Yes, termites are a delicacy around the world. Nope, that isn’t a typo; they are eaten both raw and cooked in certain continents. Termites are rich in vitamin A, vitamin C, fat, protein, and other macronutrients and micronutrients that are beneficial to humans. Although we can’t say personally how good they are, you will have to go out and try that for yourselves. Be sure to let us know in the comments below!

8. What Does A Termite Colony Comprise Of?

Termites have a strong and rigid social structure. The colony is broken up into 3 categories which are excluding the King & Queen:

Termite Workers

The most common type, they are in charge of acquiring food, maintaining the structure/home, and caring for the queen and termite larvae. They are the ones that do the most damage to your home as they create the mud tubes and consume the wood.

Termite Soldiers

Termites are forever at war, mainly with ants. These are usually chosen as the bigger of the termite kind to protect the species, and are usually located on the perimeter of the colony. When under attack they will pound the ground to cause vibrations, which act as a warning to the colony that they are under attack. Unlike in many human armies, termites will send their oldest warriors to the frontline. This ensures that the younger ones have a longer lifecycle, maximizing the potential reproduction and survival of the colony.

Alates (Termite Swarmers)

The winged termite, alates are only produced when the termite colony has reached an enormous size and it is time for them to expand and create new colonies. They are both male and female and will take flight briefly before coupling off and finding a new settlement to start their own. These couples become the new king and queen. This period is known as swarming. A termite swarm is a sure sign that there is a mature colony nearby, and if left to its own devices, can cause a major issue for your home. If you have noticed winged termites flying around your home you can’t waste any time. Call Pegasus Pest Control now on (888) 885-5017.

9. Do Termites Communicate With Each Other?

Termites are blind. Well not all of them. For workers and soldiers, the majority of them are born without eyes, because they spend their lives in the dark underground, there is no need for them. Alates (the termite swarmers) have eyes that allow them to distinguish between moonlight and sunlight. However they spend only a brief moment of their lives above ground. Instead termites use other sensors to communicate with each other and navigate through the nest. These include secreting pheromones which are different for all colonies. Like the example of the warning calls made by the termite soldiers, vibrations by banging their bodies off of the inner tubes in a termite mound also acts as a communication device.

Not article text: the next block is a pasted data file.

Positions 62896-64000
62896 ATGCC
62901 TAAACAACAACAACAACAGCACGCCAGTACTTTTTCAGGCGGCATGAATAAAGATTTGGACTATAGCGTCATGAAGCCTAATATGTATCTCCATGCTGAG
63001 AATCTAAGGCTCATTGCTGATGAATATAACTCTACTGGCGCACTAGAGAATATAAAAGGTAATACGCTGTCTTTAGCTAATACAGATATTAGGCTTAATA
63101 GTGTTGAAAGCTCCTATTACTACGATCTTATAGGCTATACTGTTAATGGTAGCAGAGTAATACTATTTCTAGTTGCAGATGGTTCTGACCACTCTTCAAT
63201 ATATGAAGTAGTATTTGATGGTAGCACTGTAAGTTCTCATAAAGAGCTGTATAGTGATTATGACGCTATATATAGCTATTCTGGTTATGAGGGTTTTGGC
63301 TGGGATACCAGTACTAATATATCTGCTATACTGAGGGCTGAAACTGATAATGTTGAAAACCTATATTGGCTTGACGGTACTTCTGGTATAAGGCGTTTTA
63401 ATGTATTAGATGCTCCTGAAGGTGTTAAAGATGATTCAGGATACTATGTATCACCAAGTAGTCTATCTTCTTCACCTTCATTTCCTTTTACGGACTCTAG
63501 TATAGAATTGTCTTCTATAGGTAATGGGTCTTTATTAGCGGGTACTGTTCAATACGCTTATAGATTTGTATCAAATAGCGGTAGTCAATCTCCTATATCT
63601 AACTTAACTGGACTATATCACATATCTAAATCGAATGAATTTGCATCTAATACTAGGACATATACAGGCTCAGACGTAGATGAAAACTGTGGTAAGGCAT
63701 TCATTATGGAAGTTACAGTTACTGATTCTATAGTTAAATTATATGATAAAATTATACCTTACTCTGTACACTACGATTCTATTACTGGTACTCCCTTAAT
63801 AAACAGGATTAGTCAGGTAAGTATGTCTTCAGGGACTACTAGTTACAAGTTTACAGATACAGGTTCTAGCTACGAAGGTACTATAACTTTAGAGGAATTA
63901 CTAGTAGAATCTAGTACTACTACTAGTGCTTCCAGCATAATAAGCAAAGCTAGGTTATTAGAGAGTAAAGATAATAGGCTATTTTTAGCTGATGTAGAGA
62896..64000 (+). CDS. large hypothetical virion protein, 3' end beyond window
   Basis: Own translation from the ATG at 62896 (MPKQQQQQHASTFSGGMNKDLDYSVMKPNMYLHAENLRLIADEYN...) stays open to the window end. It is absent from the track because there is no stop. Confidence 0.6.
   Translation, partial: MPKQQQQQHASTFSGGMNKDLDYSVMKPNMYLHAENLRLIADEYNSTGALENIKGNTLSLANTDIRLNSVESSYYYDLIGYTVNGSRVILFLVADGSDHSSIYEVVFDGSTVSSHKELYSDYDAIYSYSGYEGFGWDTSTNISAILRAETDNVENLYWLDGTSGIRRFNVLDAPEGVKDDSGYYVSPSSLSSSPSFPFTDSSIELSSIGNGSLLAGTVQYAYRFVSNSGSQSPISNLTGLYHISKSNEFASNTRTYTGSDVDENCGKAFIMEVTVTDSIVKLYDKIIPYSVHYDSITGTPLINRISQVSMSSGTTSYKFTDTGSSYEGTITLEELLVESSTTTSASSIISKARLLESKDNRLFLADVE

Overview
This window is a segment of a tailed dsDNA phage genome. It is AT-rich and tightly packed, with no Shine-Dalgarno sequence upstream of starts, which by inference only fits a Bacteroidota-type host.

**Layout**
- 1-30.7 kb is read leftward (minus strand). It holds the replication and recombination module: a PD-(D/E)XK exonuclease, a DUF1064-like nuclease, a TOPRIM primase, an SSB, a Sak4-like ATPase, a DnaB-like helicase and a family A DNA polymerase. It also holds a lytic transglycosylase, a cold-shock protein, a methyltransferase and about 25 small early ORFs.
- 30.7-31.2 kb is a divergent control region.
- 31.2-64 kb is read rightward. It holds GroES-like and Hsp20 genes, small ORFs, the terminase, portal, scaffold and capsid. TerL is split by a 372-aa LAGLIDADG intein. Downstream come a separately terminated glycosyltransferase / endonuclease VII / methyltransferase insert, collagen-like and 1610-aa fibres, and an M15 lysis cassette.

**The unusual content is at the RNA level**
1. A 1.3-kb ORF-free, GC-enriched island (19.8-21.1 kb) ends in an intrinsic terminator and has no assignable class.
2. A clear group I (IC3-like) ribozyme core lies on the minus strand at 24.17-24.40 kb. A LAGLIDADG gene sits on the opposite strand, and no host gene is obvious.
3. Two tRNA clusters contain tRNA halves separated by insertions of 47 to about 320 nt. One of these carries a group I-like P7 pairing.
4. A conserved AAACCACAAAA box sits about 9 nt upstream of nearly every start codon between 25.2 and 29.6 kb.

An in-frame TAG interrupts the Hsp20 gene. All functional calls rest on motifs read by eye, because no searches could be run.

10. Are There Any Positives To A Termites Existence?

Termites actually do have a positive impact in the wild. Not so much in our homes, but out in the forests they are one of the main contributors when it comes to decomposing dead wood, recycling decaying minerals, and improving (aerating) the soil. Because of this the likelihood of natural phenomenon like forest fires have decreased. Go termites!

11. Termites Eat Feces!

Yes, termites eat each other’s feces. This is required for them to do so because they cannot digest the cellulose from the wood without help from intestinal microorganisms. Eating feces provides them with intestinal microorganisms, as they cannot produce them themselves.

12. What Does A Termite Mound Look Like?

A termite mound can get as big as 30 feet if left undisturbed. Below is an image that was found in Australia of a cluster of termite mounds. It is hard to believe that this structure was created by the coupling of just two termite swarmers, who left undisturbed, created a colony of millions. Termite Swarm

If you have noticed a termite swarm around your home or neighborhood we highly recommend you call a professional immediately. Termite colonies can grow exponentially so it is vital that you act fast. At Pegasus Pest Control we pride ourselves in our professional approach, call us today for a free termite inspection on (888) 885-5017. You can also submit an online contact form.